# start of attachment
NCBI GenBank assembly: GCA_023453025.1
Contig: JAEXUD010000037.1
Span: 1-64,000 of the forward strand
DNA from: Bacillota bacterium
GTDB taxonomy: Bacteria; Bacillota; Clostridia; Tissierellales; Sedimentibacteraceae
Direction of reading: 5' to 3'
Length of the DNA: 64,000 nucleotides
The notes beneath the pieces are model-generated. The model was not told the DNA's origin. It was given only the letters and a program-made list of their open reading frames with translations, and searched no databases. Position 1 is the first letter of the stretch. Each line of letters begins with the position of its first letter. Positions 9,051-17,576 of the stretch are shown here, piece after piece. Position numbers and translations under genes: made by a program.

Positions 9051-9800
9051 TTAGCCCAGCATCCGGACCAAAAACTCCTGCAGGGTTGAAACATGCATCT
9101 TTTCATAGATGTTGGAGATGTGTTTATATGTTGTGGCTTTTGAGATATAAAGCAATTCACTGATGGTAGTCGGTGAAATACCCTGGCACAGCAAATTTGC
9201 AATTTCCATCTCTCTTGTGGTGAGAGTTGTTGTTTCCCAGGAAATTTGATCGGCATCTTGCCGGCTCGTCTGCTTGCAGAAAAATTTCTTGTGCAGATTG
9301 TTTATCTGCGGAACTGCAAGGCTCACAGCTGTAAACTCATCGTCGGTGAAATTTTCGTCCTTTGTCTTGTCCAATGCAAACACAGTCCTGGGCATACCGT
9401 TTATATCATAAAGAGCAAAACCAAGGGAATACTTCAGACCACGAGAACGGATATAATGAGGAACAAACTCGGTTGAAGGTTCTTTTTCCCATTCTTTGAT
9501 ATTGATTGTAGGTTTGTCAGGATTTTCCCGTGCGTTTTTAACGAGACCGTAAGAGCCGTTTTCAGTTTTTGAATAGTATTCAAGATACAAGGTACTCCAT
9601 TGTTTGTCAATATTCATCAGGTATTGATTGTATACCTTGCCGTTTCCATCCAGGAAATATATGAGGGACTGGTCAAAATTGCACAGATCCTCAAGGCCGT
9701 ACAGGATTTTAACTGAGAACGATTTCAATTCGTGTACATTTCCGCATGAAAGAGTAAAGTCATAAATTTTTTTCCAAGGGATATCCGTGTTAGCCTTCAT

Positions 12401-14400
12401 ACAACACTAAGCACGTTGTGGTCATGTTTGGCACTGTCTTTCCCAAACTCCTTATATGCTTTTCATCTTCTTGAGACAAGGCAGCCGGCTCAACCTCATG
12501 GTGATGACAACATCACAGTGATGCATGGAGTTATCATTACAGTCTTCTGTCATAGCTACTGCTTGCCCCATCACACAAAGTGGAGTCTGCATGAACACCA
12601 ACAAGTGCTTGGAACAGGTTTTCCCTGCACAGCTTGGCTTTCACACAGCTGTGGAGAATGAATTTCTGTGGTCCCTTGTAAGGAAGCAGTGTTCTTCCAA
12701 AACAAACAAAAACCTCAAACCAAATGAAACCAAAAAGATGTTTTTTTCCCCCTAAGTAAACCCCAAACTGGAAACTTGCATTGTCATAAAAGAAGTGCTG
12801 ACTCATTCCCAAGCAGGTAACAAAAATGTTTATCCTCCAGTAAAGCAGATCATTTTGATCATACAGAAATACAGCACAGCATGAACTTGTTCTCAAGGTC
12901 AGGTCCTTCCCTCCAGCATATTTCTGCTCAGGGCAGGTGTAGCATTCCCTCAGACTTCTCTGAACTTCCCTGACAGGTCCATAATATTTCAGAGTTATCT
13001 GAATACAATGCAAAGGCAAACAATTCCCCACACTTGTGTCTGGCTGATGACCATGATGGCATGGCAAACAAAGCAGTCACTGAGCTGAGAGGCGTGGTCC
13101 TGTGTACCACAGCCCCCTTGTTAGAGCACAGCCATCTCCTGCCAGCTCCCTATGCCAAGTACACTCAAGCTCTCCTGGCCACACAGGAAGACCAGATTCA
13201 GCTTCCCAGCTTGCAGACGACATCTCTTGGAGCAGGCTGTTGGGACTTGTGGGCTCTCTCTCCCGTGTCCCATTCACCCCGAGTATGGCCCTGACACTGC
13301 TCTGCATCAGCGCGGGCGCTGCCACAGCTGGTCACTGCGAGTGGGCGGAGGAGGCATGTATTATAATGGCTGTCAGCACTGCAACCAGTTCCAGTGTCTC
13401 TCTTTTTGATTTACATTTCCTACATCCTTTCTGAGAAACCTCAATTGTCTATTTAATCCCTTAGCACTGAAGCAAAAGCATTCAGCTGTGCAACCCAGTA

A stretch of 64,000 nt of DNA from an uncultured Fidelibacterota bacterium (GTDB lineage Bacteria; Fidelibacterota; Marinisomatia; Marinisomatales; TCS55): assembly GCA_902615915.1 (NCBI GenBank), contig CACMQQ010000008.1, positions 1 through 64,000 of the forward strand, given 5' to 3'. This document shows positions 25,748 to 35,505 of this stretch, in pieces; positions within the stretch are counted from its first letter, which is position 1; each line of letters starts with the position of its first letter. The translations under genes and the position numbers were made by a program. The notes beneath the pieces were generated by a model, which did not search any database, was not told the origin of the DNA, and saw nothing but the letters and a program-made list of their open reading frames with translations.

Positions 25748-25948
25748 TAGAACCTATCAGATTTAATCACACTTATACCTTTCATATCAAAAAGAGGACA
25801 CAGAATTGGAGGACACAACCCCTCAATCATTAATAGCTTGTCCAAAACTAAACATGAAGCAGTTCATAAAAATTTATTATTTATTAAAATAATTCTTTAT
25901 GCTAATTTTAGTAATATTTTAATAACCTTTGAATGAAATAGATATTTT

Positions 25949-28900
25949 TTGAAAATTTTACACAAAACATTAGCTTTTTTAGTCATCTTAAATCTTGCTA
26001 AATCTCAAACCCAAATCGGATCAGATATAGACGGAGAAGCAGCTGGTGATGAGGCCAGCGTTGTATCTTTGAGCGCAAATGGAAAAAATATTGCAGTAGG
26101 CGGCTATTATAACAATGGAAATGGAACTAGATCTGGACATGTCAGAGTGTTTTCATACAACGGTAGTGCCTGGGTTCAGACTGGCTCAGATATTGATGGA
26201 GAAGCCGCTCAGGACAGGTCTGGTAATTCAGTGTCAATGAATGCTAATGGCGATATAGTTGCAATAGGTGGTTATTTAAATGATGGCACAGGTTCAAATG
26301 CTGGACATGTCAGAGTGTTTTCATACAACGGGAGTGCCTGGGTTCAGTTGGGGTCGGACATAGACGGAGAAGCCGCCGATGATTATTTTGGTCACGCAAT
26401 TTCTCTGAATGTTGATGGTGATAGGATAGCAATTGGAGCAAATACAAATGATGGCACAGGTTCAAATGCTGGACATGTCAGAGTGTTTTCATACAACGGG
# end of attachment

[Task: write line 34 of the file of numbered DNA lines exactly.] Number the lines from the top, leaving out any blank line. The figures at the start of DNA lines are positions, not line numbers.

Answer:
25901 GCTAATTTTAGTAATATTTTAATAACCTTTGAATGAAATAGATATTTT